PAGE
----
Estate Planning

My first-year Law School class was full of fresh-faced students. As an adult student, I felt far more prepared and experienced for what life has in store for us. Our Property Law professor introduced us to the topic by saying “if you don’t think you have anything of value, feel free to leave it all to me in your Will”.

As a great lecturer, well versed in property law, he understood what most of his students did not. Besides a wardrobe full of used clothes or an iPhone, we all have property rights beyond what we consider worthless.

That was the long way of saying yes, we all need sufficient and up to date Estate Planning.

What is an Estate Plan?

In Australia, at a high-level, Estate Planning consists of three key documents.

  1. Will: the primary purpose of your Will is to detail how you wish for your estate is to be distributed after you have passed away. The Will can include other instructions such as guardianship arrangement over under-age children or your funeral arrangement and organ donorship wishes.
  2. Enduring Power of Attorney: using the Enduring Power of Attorney, you grant another person the authority to handle your personal and financial decision making in the event of your death or mental incapacity.
  3. Advance Health Directive: also referred to as a Living Will, the Advance Health Directive is the legal means with which you give direction on your future health care. Like the Power of Attorney, in the Living Will, an individual is assigned the responsibility of making decisions in line with your health care wishes.

4 Reasons Why You Need an Estate Plan

There are generally three main reasons why people put together an estate plan: (1) taking care of loved ones, (2) avoiding unnecessary probate costs, or (3) protecting assets.

Taking Care of Loved Ones

No one wants to leave a mess for their family after they have passed. We all strive to make sure our spouses, children or grandchildren are not emotionally or financially adversely affected by our departure. You can protect minors by putting in place a comprehensive guardianship agreement, complete with financial backing, to empower your children into adulthood.

Australian property law allows for property held in multiple names, for example by spouses, to automatically transfers ownership to the living spouse. 

To protect your loved ones from the unnecessary financial strain, you should consider Death and Total and Permanent Disability (TPD) insurance as part of your estate planning.

Avoiding Unnecessary Probate Costs

Once a person has passed away, even if they have a complete Will and complete Estate Plan in place, a Probate will likely be required. 

Probate is the legal process for the Supreme Court to validate the Will. Once complete, the Supreme Court will issue a ‘Grant of Probate’ which is the legal document confirming the authority of the executor and validity of their instructions. Financial institutions who hold the deceased’s assets will often require a copy of the Grant of Probate to release those assets.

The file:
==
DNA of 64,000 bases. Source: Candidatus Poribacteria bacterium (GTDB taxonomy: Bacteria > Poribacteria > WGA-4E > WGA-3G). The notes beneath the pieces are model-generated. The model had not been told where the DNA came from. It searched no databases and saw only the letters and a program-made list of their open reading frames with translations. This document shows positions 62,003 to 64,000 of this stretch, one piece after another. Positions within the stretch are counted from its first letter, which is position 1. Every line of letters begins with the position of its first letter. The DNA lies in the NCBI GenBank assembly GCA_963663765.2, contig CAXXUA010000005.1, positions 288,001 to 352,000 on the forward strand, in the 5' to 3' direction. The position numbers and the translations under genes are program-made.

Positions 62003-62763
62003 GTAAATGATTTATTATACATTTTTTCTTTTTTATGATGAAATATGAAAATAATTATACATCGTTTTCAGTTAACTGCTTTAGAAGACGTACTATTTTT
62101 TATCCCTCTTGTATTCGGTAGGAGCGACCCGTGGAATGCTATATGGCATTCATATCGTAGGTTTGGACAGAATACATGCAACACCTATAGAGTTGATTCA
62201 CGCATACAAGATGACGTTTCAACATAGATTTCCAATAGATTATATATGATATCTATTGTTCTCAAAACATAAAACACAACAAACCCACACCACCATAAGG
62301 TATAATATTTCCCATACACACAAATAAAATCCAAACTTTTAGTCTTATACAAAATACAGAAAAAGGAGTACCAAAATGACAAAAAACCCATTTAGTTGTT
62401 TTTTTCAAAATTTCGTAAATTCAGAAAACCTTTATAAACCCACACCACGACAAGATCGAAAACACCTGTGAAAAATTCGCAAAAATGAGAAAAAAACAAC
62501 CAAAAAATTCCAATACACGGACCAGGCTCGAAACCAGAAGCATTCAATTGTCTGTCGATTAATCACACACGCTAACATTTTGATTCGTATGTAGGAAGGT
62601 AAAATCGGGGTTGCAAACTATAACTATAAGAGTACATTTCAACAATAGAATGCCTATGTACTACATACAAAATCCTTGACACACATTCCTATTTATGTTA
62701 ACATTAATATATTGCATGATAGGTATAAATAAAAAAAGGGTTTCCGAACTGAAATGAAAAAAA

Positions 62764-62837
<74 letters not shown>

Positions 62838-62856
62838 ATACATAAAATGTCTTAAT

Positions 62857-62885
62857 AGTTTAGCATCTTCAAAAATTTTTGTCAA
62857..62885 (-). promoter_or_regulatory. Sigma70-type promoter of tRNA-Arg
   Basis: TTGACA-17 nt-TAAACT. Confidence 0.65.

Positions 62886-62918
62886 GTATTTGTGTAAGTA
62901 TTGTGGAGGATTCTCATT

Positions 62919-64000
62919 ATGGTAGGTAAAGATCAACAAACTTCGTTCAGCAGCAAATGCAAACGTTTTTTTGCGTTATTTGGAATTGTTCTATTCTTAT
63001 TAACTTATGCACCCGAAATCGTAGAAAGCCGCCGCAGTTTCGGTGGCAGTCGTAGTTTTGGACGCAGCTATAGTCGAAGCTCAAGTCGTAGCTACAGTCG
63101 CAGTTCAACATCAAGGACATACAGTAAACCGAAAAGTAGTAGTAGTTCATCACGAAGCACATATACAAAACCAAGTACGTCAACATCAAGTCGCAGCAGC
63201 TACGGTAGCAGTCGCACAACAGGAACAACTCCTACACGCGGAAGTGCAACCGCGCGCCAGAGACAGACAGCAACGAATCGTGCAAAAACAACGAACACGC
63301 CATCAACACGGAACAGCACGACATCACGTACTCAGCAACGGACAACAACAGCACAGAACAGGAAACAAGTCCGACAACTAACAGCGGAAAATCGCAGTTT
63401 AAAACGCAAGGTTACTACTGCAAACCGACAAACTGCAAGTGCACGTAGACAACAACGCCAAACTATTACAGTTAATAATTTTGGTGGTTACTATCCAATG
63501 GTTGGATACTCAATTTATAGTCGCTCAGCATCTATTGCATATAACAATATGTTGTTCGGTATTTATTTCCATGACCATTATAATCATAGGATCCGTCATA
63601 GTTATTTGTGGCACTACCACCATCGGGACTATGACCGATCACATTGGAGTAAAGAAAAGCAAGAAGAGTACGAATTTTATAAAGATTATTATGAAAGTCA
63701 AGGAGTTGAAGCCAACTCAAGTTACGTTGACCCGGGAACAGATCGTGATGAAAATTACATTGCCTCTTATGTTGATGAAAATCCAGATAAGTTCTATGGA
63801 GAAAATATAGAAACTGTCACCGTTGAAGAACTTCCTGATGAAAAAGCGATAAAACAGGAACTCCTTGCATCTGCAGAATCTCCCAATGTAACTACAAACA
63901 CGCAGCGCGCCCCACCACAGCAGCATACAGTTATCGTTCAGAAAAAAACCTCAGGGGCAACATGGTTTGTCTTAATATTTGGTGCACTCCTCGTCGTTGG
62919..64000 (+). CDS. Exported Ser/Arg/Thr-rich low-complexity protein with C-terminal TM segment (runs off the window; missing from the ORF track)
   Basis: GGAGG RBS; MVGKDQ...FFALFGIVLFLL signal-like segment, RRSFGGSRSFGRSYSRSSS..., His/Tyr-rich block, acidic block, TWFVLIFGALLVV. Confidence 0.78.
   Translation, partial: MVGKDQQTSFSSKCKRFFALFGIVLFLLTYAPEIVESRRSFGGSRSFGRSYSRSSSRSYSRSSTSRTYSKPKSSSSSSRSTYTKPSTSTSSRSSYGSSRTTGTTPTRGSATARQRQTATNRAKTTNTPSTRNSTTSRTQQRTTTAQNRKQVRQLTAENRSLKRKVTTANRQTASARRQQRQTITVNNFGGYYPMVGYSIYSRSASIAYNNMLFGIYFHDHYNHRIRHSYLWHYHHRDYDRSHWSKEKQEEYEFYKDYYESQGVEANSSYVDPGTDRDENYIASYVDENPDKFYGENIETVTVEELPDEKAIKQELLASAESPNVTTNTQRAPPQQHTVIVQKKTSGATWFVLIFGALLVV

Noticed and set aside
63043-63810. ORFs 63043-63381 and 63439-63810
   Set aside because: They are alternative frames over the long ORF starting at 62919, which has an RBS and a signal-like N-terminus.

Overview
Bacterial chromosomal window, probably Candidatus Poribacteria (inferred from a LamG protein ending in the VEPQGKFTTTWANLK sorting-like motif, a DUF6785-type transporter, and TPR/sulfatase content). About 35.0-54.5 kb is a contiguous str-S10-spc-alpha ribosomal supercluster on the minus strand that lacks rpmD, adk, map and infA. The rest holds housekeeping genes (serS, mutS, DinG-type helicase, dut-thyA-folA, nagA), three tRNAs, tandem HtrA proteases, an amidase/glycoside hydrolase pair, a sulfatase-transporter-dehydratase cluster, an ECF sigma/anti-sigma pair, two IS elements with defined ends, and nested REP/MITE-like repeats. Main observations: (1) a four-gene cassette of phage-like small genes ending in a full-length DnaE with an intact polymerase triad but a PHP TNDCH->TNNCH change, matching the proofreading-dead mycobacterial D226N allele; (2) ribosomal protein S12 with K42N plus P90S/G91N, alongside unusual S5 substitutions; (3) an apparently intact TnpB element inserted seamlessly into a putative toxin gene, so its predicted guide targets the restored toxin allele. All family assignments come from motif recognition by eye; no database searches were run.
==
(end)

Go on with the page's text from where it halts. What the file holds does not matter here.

If you do not have a Will in place, or if you have multiple different Wills at the time of your death, the application for a Probate can take considerably longer which of course comes hand-in-hand with hefty estate planning attorney costs.

Go to the bottom of this post to see a high-level overview of the Probate requirement for all Australian states.

Protecting Assets

More aligned to Financial Planning, complex asset structures need to be included and frequently reviewed as part of comprehensive estate planning. Family and discretionary trusts often set up to protect your assets and to protect your family from unanticipated lawsuits and taxes can add complexity to the distribution of those assets upon your passing.

To set up an estate or to ensure your complex arrangements are included, engage a qualified Estate Planning Attorney and Financial Advisor.

Don’t forget to include your digital assets in your estate planning.


Bonus: How Do I Apply for Probate?

Queensland

To apply for probate in Queensland, you must advertise your intention to apply for probate to allow others to disagree with your right to obtain probate. You must also file several legal documents with the QLD Supreme Court.

New South Wales

In NSW, you will need to publish an online notice of your intention to apply for probate. After waiting a minimum of 14 days, you can file your probate application with the NSW Supreme Court.

Victoria

In Victoria, you will need to declare your intention to apply for probate. After at least 14 days, you will need to complete the required documents and submit them to the VIC Supreme Court probate office.

South Australia

To apply for a grant of probate in South Australia, you will need several documents:

  • The original Will
  • Death Certificate
  • Details of assets and liabilities of the deceased person
  • Credit card to pay the lodgement fee

You will then need to complete the application on the CourtSA website.

Northern Territory

In Northern Australia, you will need to submit your application for probate to the NT Supreme Court.

Western Territory

The Supreme Court of WA has an online portal with which you can prepare your application. The application can take 3 to 6 weeks for processing. 

Australian Capital Territory

A checklist for all the things you will need for probate is available on the ACT Supreme Court website.